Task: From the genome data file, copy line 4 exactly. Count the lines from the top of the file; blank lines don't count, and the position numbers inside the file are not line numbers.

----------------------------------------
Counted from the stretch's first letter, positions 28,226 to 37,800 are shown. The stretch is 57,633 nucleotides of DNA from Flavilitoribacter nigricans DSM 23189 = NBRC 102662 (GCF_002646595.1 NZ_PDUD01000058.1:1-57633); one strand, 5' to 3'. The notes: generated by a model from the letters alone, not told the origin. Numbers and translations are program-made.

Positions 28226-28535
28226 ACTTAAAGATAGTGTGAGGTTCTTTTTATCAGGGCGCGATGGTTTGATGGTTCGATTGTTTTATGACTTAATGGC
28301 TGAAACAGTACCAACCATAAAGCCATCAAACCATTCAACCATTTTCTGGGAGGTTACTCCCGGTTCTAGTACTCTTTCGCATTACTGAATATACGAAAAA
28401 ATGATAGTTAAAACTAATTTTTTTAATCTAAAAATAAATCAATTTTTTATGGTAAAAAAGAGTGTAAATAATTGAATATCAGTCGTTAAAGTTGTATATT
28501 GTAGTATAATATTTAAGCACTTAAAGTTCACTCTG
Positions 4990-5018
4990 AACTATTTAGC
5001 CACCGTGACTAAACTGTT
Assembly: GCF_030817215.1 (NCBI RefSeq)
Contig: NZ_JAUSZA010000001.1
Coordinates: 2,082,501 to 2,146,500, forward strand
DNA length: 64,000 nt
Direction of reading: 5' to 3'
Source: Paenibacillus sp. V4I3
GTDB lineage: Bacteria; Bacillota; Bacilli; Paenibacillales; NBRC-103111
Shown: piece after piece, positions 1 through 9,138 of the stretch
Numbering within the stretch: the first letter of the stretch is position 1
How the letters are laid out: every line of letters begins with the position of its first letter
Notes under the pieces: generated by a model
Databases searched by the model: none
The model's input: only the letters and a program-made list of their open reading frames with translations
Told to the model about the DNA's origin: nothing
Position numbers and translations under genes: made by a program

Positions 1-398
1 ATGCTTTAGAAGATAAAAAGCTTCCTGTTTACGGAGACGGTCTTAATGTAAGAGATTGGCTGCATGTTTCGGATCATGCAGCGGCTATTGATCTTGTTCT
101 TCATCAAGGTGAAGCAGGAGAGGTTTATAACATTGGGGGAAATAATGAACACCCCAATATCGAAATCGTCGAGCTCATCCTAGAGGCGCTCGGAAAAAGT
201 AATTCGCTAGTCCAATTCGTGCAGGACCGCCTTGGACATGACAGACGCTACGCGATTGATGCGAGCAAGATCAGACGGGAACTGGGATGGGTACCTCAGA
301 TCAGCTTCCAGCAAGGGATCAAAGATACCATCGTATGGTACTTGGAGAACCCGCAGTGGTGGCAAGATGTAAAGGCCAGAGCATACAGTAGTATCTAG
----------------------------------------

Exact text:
28301 TGAAACAGTACCAACCATAAAGCCATCAAACCATTCAACCATTTTCTGGGAGGTTACTCCCGGTTCTAGTACTCTTTCGCATTACTGAATATACGAAAAA